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American Cancer Society Recognizes Volunteers For Their Critical Role To Help Fight Cancer
National Volunteer Week is April 19 to April 25

Atlanta 2009/04/17 -In celebration of the 36th annual National Volunteer Week (April 19 to April 25), the American Cancer Society recognizes and celebrates the efforts of its more than three million volunteers nationwide who are making a difference for people facing cancer. Sponsored by the Points of Light Foundation and Volunteer Center National Network, National Volunteer Week began in 1974 when President Richard Nixon signed an executive order establishing the week as an annual celebration of volunteering. Every president since has signed a proclamation promoting National Volunteer Week.

There has never been a better time to volunteer. Volunteers for the American Cancer Society help the organization save lives by helping people stay well, helping people get well, by finding cures, and by fighting back. This is the 25th year of Relay for Life, the world’s largest movement to end cancer. Through more than 5,000 events in 20 countries, this overnight community event engages volunteers in organizing events and teams that celebrate the lives of people who have battled cancer, remember loved ones lost and fight back against the disease. More than three million Americans, including 500,000 survivors, participate every year.

The American Cancer Society fights cancer on many fronts, and as such, the organization’s premier event to raise funds and awareness to fight breast cancer, Making Strides Against Breast Cancer, involves nearly 500,000 people across the country in an inspiring, non-competitive walk. This event unites communities to honor and celebrate breast cancer survivors, educate women about the importance of early detection and prevention and raise money to fund lifesaving research and support programs to further the progress against breast cancer.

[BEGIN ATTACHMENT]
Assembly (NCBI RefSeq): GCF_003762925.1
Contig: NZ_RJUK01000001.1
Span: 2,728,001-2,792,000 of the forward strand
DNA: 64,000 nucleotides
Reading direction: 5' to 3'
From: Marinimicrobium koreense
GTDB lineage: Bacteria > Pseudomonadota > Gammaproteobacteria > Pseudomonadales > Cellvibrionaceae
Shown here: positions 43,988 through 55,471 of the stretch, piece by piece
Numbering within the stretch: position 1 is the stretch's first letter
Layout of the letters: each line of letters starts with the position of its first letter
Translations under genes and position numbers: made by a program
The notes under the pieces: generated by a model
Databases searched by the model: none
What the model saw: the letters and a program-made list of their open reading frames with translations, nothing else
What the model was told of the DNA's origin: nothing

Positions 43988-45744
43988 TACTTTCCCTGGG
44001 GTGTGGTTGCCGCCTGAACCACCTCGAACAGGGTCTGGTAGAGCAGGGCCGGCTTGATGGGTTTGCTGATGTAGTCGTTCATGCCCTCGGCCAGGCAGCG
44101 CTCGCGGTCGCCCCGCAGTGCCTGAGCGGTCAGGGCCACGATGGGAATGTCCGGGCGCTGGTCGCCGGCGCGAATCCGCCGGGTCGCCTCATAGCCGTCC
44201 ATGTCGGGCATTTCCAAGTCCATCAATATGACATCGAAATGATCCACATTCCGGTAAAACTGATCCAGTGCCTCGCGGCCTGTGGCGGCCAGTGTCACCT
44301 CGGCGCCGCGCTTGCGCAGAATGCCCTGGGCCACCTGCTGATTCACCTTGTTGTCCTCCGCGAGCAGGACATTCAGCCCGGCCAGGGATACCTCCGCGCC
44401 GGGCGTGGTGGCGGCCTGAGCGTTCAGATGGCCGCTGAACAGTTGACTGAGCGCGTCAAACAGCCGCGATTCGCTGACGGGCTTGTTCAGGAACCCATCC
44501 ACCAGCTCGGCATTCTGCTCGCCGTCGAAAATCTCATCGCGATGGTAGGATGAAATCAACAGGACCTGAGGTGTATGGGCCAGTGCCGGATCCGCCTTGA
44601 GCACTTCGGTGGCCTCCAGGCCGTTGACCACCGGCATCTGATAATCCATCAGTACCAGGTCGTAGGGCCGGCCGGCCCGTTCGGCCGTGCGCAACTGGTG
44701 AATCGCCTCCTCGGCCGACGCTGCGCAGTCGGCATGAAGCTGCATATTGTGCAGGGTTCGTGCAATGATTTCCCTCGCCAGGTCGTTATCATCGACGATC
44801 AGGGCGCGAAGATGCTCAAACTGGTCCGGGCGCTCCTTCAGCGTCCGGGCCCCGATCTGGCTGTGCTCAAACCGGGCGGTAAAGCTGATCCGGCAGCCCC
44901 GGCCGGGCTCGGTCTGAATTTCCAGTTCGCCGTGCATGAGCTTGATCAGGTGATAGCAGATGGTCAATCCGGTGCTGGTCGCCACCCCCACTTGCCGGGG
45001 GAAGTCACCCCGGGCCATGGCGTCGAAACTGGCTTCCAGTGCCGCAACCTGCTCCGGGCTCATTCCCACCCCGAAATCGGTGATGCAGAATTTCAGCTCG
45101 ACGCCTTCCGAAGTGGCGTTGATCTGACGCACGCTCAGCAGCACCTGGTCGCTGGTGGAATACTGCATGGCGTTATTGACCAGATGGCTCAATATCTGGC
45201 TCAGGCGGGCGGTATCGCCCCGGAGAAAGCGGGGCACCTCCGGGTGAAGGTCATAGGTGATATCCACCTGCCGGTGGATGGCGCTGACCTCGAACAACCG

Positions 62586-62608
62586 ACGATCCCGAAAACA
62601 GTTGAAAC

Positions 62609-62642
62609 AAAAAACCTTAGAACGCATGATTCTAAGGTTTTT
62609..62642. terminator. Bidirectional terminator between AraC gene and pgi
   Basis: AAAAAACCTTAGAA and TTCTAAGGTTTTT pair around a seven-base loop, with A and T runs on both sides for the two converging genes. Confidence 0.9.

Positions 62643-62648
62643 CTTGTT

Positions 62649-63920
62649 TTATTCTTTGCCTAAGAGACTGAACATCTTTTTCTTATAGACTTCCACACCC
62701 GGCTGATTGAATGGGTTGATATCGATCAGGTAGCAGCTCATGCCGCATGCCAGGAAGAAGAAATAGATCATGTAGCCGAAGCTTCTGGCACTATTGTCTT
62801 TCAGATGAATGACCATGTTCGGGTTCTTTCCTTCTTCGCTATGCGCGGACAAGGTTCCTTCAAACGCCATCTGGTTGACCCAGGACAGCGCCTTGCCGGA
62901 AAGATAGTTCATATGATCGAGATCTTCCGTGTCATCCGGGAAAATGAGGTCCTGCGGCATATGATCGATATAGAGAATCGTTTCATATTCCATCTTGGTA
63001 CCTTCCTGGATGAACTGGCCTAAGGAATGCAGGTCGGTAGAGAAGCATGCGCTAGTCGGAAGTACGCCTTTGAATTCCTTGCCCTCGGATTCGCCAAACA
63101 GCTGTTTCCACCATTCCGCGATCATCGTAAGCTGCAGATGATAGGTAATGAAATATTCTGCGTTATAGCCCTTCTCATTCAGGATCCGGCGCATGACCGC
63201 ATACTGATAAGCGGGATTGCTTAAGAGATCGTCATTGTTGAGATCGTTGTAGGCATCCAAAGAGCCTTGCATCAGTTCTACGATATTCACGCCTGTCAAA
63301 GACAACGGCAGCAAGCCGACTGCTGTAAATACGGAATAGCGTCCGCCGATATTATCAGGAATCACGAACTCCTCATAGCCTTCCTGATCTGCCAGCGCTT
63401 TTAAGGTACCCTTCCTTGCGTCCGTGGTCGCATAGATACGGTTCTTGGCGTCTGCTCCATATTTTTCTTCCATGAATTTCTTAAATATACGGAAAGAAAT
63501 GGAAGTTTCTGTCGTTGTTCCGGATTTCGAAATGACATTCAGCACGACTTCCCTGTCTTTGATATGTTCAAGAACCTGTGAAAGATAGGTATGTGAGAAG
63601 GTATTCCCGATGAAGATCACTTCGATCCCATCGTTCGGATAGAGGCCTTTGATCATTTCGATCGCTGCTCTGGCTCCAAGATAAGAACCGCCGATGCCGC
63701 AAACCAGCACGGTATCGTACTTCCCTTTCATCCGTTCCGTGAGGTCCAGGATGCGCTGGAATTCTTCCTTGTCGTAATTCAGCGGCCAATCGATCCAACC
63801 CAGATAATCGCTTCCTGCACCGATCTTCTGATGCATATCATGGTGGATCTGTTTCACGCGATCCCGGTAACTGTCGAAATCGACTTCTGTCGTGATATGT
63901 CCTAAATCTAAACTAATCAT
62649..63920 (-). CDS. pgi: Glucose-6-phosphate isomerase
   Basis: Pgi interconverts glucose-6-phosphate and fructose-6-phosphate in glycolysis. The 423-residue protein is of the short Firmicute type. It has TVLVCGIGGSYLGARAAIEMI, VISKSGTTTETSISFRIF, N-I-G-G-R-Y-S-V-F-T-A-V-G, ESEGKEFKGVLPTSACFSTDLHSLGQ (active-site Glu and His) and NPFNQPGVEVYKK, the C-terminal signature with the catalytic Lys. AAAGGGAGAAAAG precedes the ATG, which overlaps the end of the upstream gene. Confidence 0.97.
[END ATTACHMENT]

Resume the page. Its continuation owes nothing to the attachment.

For volunteers who want to get involved with the American Cancer Society in efforts that directly touch cancer patients and help them to get well, there are a number of opportunities for engagement. The organization’s dedicated volunteers provide direct assistance and service to people facing cancer through many patient programs and services. A few of the patient service programs that individuals can volunteer for include: Road to Recovery, where volunteers drive patients to and from treatment; Look Good…Feel Better, where volunteers help women overcome treatment related-side effects by teaching them skills to help their appearance; and Reach to Recovery, where breast cancer survivors volunteer to provide one-on-one support to newly diagnosed breast cancer patients.

The Society’s nonprofit, nonpartisan advocacy affiliate, the American Cancer Society Cancer Action Network, also has a grassroots volunteer network of hundreds of thousands of volunteers who work to encourage elected officials and candidates to make cancer a top national priority.

The American Cancer Society listens, shares, heals, and nurtures a spirit of hope and a culture of caring through voluntarism. To learn more about how you can saves lives while fulfilling your own through volunteering, visit our Web site, www.cancer.org/volunteer.

The American Cancer Society is dedicated to eliminating cancer as a major health problem by saving lives, diminishing suffering and preventing cancer through research, education, advocacy and service. Founded in 1913 and with national headquarters in Atlanta, the Society has 13 regional Divisions and local offices in 3,400 communities, involving millions of volunteers across the United States. For more information anytime, call toll free 1-800-ACS-2345, or visit www.cancer.org.





Claire Greenwell
Media Relations Specialist
American Cancer Society
404-417-5883
claire.greenwell@cancer.org